After the end of the war it was decided that Evening Dress should not be worn at the Annual Dinner. War is a great leveller. The membership had fallen to 380. The list of the members serving in the armed forces numbered 50; 8 had been killed. 1946 was still a year of great austerity. It was decided that the cost of the clubroom could no longer be afforded. In spite of all the restrictions there were 74 new members. One fortunate member, David Pennant, joined a party of 13 for a trek in Sikkim They went via Gangtok and reached the Sebu La at 17,000ft. They had magnificent views of Kanchenjunga and the mountains and the mountain flowers made the whole trek delightful.
Austerity continued to prevail in 1947, nevertheless foreign travel became possible as the Government instituted a £75 travel allowance. It was decided to hold the first Alpine meet, a momentous event in the Association's history. The location was Arolla from July 23rd for a fortnight. 21 members came and they were blessed with perfect weather. So dry had the summer been that the author of the report suggested that Weisshorn should be rechristened the Schwarzhorn and Dent Blanche the Dent Noire, but the good weather allowed participants much activity. Their guide, Franz Biner, led 12 climbers to make the traverse of Mont Blanc de Cheilon. A number of other ascents were made, including the Dent Blanche. Mont Collon was climbed. The Swiss dinner could be held in Switzerland once again.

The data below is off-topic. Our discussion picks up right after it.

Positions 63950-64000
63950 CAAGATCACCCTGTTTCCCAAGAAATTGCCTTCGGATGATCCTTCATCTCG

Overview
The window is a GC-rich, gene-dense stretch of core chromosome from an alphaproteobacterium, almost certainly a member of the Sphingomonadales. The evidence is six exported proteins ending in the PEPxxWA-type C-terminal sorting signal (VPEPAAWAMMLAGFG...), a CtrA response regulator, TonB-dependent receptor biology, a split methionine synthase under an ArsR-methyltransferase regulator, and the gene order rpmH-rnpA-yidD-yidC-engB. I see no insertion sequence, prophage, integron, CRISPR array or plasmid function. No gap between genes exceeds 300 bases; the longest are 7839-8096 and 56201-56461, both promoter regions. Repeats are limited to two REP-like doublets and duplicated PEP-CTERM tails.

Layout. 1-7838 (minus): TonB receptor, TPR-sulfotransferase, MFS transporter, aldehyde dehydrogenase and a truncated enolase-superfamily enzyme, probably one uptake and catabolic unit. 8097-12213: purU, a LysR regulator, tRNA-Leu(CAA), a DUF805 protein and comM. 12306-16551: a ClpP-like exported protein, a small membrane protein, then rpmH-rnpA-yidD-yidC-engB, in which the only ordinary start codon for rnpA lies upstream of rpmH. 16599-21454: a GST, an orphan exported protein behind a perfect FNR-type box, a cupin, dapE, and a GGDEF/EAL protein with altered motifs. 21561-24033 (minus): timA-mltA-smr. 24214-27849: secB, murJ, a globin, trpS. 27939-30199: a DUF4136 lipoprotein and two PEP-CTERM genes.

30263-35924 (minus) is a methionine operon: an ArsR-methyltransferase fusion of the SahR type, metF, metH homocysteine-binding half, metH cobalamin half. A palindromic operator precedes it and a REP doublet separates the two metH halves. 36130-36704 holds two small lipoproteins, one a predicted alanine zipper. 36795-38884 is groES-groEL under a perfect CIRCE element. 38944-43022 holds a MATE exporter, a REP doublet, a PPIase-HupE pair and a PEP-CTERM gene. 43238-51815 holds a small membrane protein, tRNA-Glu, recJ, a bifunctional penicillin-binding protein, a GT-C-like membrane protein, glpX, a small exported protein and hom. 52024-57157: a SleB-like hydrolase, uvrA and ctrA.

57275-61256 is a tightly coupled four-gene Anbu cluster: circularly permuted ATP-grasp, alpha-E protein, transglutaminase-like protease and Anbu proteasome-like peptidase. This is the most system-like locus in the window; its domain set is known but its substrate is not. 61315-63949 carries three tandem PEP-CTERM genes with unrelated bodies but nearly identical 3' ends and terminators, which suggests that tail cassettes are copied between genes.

The Techniques book was no longer available as stocks taken by Army for use in Alpine warfare. It was decided to update it with a translation of SAC manual Bergsteigen. A special appendix on British safety methods of rope management was added. It was eventually published in 1950 as the Mountaineering Handbook. The Climbers’ Club review said some techniques were dated!
The second Alpine Meet held in 1948 at Zinal, only 15 members attended but it was thought that the meet should continue. At home the Association flourished, with 190 new members, bringing the membership up to pre-war levels. The usual programme of lectures with slides continued and among them one on climbing in the USA given by Frank Solari — with coloured slides. He was always in the van of technological progress.
The 1949 summer meet was held in the Engadine, at Maloja, with 31 members and friends attending. The guide, Franz Biner, was unfortunately injured early in the meet but in the event 20 expeditions were made on 18 different peaks in both the Bernina and Bregalia groups, among them Piz La Margna, Monte Rosso, Piz Rossi and Piz Casnil. The spring meet at Ballachulish offered some lively climbing. One party made a step-kicking climb on the face of Bidean nam Biam. Two traverses of Aonach Eagach were made, one free of snow and the other under snow. A participant in the latter wrote 'the result was an Alpine climb of continued interest and not a little difficulty'.
By the 1950's the Association was becoming much less a social and dining club for climbers and much more an active climbing club. There was an annual Easter meet in the U.K. and a meet most years in the Alps. The Easter meets were gradually transformed from walking meets to climbing meets of a good standard. George Starkey had much to do with this. more to follow.......
Journals from 1940 to 1949: 1940, 1941, 1942, 1943, 1944, 1945, 1946, 1947, 1948, 1949
This series of Journals gives an interesting insight into a bygone age. I hope that you enjoy dipping into them.Mike Goodyer, Hon. Editor, updated 18 May 2020